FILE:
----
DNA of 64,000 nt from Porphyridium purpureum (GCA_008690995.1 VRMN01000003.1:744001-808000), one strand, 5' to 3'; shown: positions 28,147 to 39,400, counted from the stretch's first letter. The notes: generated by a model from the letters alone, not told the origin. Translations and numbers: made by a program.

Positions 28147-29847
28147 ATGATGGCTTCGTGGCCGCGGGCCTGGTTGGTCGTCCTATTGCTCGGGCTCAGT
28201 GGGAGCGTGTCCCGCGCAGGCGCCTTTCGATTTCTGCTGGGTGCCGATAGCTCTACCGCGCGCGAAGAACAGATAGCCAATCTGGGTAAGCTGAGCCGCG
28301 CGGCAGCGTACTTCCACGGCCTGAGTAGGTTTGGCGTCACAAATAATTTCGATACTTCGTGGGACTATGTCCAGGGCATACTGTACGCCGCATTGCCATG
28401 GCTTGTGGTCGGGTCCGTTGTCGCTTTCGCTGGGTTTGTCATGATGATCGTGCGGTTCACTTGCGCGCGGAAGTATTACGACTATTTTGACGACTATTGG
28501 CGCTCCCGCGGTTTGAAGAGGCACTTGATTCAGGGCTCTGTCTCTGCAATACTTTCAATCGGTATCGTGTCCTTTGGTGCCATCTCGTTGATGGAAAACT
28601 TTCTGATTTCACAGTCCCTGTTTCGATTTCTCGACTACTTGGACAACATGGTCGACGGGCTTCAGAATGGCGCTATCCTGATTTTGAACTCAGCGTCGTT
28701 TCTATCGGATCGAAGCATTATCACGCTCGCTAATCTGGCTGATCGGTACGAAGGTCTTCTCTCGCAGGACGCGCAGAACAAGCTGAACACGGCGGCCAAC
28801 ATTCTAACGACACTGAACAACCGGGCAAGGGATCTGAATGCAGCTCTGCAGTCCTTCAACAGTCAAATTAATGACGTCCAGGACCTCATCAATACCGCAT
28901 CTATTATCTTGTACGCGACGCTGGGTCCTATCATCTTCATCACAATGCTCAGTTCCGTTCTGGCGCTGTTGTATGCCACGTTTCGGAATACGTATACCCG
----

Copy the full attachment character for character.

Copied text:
DNA of 64,000 nt from Porphyridium purpureum (GCA_008690995.1 VRMN01000003.1:744001-808000), one strand, 5' to 3'; shown: positions 28,147 to 39,400, counted from the stretch's first letter. The notes: generated by a model from the letters alone, not told the origin. Translations and numbers: made by a program.

Positions 28147-29847
28147 ATGATGGCTTCGTGGCCGCGGGCCTGGTTGGTCGTCCTATTGCTCGGGCTCAGT
28201 GGGAGCGTGTCCCGCGCAGGCGCCTTTCGATTTCTGCTGGGTGCCGATAGCTCTACCGCGCGCGAAGAACAGATAGCCAATCTGGGTAAGCTGAGCCGCG
28301 CGGCAGCGTACTTCCACGGCCTGAGTAGGTTTGGCGTCACAAATAATTTCGATACTTCGTGGGACTATGTCCAGGGCATACTGTACGCCGCATTGCCATG
28401 GCTTGTGGTCGGGTCCGTTGTCGCTTTCGCTGGGTTTGTCATGATGATCGTGCGGTTCACTTGCGCGCGGAAGTATTACGACTATTTTGACGACTATTGG
28501 CGCTCCCGCGGTTTGAAGAGGCACTTGATTCAGGGCTCTGTCTCTGCAATACTTTCAATCGGTATCGTGTCCTTTGGTGCCATCTCGTTGATGGAAAACT
28601 TTCTGATTTCACAGTCCCTGTTTCGATTTCTCGACTACTTGGACAACATGGTCGACGGGCTTCAGAATGGCGCTATCCTGATTTTGAACTCAGCGTCGTT
28701 TCTATCGGATCGAAGCATTATCACGCTCGCTAATCTGGCTGATCGGTACGAAGGTCTTCTCTCGCAGGACGCGCAGAACAAGCTGAACACGGCGGCCAAC
28801 ATTCTAACGACACTGAACAACCGGGCAAGGGATCTGAATGCAGCTCTGCAGTCCTTCAACAGTCAAATTAATGACGTCCAGGACCTCATCAATACCGCAT
28901 CTATTATCTTGTACGCGACGCTGGGTCCTATCATCTTCATCACAATGCTCAGTTCCGTTCTGGCGCTGTTGTATGCCACGTTTCGGAATACGTATACCCG